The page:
He is most famous for creating a dramatic effect of horror which he does consistently through War of the Worlds in places where the reader feels as though it is a real situation. There are many different techniques needed which HG Wells uses in his novel such as lots of adjectives and adverbs, alliteration, repetition and onomatopoeia. In the beginning extract, HG Wells shows the reader the horror, alarm and revulsion which is being displayed by the characters in the scene.

    • Word count: 3001
  24. How tension Is built Up in short stories

    However they make him feel a little uncomfortable because of their age, unattractiveness and belief in supernatural begins. "The Red Room" and "The Signalman" are of the same genre. They are both ghost stories. Furthermore know one is named in either story which adds to the tension and suspense of the story. This is a similarity between the two stories. They are both set at night which is typical of a gothic, horror genre. They both effectively build up tension and suspense.

    • Word count: 2601
  25. How does H.G.Wells develop atmosphere and suspense in the opening section of The Red Room?

    H.G.Wells describes the room with this sentence "large sombre room, with its shadowy window bays". This helps the reader imagine the room in their own way. I believe this is the most powerful two words in the opening paragraph are "sombre" and "shadowy". These two words have a big impact on the reader, they give the feeling of a dark gothic style room. "Sombre" means dark and gloomy, this gives the image to the reader that there either is shadows in the room or there is a faint light source. This will give the effect of darkness, people are not scared of darkness but that are frightened of what can be lurking in the dark.

    • Word count: 2343

Conclusion analysis

Good conclusions usually refer back to the question or title and address it directly - for example by using key words from the title.
How well do you think these conclusions address the title or question? Answering these questions should help you find out.

  1. Do they use key words from the title or question?
  2. Do they answer the question directly?
  3. Can you work out the question or title just by reading the conclusion?
  • Compare "The Red Room" by H G Wells and "Farthing House" by Susan Hill examining how the writers create suspense in the stories.

    "In my opinion I thought that the ending in "The Red Room" was an anti climax because after you have built yourself up so much while the narrator is in the red room to suddenly come round in daylight to find the three people that you previously found quite scary before, now caring for the wounded narrator it makes you think is that all it has been building up for, fear. My opinion for "Farthing House" is one of utter confusion because it changes tenses, from past to present, and you are not quite sure of what happens. I think that the ending of "Farthing House" was better compared to "The Red Room" because "Farthing House" leaves you confused so that you can think about it for a while whereas at the end of "The Red Room" you know the answers to all the important questions."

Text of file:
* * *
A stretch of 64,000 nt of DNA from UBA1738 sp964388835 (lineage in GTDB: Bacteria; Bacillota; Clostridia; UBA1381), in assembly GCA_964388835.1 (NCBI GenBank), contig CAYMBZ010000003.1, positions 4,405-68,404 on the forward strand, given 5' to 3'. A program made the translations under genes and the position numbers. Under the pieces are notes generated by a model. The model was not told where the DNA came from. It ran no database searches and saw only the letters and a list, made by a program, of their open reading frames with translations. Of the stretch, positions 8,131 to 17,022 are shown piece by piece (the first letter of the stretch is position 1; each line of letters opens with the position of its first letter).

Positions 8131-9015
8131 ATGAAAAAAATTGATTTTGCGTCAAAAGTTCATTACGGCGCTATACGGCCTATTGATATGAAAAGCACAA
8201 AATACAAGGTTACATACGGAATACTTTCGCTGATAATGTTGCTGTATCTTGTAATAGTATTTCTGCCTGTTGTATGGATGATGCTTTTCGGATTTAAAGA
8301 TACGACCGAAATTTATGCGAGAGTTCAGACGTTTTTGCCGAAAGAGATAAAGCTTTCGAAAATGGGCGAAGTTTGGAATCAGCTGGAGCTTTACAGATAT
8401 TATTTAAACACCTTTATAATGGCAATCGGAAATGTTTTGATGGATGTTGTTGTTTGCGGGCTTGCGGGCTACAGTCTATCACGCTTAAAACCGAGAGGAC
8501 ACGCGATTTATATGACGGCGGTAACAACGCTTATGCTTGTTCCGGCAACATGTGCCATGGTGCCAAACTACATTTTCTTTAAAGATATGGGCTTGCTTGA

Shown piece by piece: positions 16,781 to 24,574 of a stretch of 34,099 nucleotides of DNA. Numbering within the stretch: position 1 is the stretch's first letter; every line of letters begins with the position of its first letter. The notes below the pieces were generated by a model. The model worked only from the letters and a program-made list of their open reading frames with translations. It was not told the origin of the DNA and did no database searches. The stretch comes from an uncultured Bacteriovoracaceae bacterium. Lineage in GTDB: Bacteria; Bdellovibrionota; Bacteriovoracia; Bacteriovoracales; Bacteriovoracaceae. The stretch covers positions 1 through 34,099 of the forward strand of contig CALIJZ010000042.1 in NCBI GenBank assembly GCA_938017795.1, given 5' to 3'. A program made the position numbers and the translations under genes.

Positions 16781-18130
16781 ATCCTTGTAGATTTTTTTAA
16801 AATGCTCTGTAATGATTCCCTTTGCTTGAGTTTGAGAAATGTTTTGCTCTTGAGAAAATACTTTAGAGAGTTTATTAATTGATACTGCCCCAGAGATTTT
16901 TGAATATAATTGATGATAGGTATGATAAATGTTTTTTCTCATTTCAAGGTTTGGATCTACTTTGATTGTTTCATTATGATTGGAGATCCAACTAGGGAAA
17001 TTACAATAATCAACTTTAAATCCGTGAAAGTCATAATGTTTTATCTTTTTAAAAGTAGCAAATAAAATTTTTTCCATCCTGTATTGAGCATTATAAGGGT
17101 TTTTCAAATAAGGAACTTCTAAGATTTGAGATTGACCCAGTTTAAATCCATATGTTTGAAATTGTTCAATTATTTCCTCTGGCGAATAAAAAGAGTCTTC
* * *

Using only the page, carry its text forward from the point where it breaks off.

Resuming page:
• Compare The Pre-1914 Short Story ‘The Red Room’ With The Modern Short Story ‘Farthing House’

    "After having read both 'The Red Room' and 'Farthing House' and compared them, I can say that I preferred 'Farthing House'. This is because I found it easier to read, as the language is more accessible. I also found the storyline more interesting; I felt it had more depth than that of 'The Red Room', as did the characters. Gothic horror, such as the sort in 'The Red Room' does not appeal to me, because I find it is too predictable. Whereas the modern ghost story 'Farthing House' had an interesting twist at the end, similar to 'Hannibal' by 'Thomas Harris', which I recently read, and which ends in an unusual and unpredictable twist."

  • Analyse the short story 'The Red Room' by H.G. Wells. How does it create and maintain suspense?

    "Suspense is created by the descriptions of the characters and setting. The characters create tension by making the reader and narrator feel as if the room is evil and sinister. The grotesque and distorted characters make the story more believable. On the narrator's journey to the room everything is set in dim light or dull surroundings. This creates tension as darkness is given a sinister presence. The reader is always kept wondering about why things are like what they are. The behaviour of the old people when the narrator mentions 'The Red Room' makes us wonder about the secrecy of the room and it make us jump to conclusions. The use of descriptive language evokes dramatic images, which build up a sense of fear and expectation There was nothing eerie about the room. The fright and the terror of the room were all in the narrator's mind. The story tells us that if you let fear into your mind it will control you."